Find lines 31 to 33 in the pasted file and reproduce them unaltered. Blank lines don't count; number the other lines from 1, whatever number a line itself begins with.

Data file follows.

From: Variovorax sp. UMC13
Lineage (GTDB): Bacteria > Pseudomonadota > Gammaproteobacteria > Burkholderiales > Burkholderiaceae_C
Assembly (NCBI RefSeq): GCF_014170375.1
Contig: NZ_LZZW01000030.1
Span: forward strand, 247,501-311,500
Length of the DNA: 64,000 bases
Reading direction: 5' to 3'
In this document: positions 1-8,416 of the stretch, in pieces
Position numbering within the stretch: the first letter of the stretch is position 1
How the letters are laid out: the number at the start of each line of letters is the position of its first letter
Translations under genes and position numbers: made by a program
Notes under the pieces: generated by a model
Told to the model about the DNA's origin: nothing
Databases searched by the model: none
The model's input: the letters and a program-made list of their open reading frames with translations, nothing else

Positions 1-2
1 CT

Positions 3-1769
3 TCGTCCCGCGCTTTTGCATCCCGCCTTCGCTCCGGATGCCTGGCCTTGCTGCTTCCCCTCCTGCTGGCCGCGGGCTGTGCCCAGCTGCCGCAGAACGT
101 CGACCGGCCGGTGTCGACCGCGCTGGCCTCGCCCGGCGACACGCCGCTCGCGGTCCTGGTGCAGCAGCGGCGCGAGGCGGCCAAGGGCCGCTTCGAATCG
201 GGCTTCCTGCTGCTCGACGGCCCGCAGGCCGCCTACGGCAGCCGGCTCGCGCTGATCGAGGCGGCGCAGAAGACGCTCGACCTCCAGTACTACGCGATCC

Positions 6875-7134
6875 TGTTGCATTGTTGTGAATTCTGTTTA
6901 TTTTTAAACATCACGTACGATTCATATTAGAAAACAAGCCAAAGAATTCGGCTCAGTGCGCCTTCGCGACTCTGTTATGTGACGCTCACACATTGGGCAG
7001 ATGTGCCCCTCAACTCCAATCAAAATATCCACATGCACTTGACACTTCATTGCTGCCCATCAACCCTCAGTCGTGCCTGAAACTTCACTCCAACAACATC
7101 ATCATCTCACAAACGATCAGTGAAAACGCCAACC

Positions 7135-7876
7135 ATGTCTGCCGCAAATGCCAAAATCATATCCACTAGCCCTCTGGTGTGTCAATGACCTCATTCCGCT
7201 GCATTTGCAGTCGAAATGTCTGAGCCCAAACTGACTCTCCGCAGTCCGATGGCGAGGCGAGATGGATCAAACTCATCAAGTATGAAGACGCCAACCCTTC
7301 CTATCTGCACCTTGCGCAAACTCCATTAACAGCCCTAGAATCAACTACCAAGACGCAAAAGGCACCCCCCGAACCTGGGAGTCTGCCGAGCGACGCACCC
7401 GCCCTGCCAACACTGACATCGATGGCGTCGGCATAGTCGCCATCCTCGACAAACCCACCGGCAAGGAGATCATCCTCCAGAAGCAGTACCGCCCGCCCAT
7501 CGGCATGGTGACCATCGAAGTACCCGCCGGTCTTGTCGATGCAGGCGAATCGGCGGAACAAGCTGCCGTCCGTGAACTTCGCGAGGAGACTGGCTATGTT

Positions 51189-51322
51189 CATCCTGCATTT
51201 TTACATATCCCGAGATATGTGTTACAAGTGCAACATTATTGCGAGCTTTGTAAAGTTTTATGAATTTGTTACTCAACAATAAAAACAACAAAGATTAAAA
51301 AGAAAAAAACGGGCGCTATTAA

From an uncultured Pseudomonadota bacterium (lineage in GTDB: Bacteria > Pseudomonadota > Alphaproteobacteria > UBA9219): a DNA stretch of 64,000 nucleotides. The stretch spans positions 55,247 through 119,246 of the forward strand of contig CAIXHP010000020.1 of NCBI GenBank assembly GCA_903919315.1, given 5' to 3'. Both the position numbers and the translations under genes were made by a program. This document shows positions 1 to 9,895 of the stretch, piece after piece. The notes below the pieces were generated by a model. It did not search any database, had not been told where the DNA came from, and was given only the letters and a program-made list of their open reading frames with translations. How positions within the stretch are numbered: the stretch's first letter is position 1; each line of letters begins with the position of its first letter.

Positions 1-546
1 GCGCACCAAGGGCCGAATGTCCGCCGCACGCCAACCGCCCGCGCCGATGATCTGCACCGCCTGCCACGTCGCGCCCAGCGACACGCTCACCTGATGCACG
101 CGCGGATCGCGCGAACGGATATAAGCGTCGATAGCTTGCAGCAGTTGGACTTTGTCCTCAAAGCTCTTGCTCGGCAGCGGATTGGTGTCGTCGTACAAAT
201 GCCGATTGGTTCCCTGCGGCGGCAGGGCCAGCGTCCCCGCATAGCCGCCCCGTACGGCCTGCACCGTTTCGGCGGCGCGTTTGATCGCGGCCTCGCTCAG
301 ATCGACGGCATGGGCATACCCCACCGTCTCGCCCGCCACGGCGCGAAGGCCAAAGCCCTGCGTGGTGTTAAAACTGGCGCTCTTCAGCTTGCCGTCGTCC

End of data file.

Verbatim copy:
7401 GCCCTGCCAACACTGACATCGATGGCGTCGGCATAGTCGCCATCCTCGACAAACCCACCGGCAAGGAGATCATCCTCCAGAAGCAGTACCGCCCGCCCAT
7501 CGGCATGGTGACCATCGAAGTACCCGCCGGTCTTGTCGATGCAGGCGAATCGGCGGAACAAGCTGCCGTCCGTGAACTTCGCGAGGAGACTGGCTATGTT

Positions 51189-51322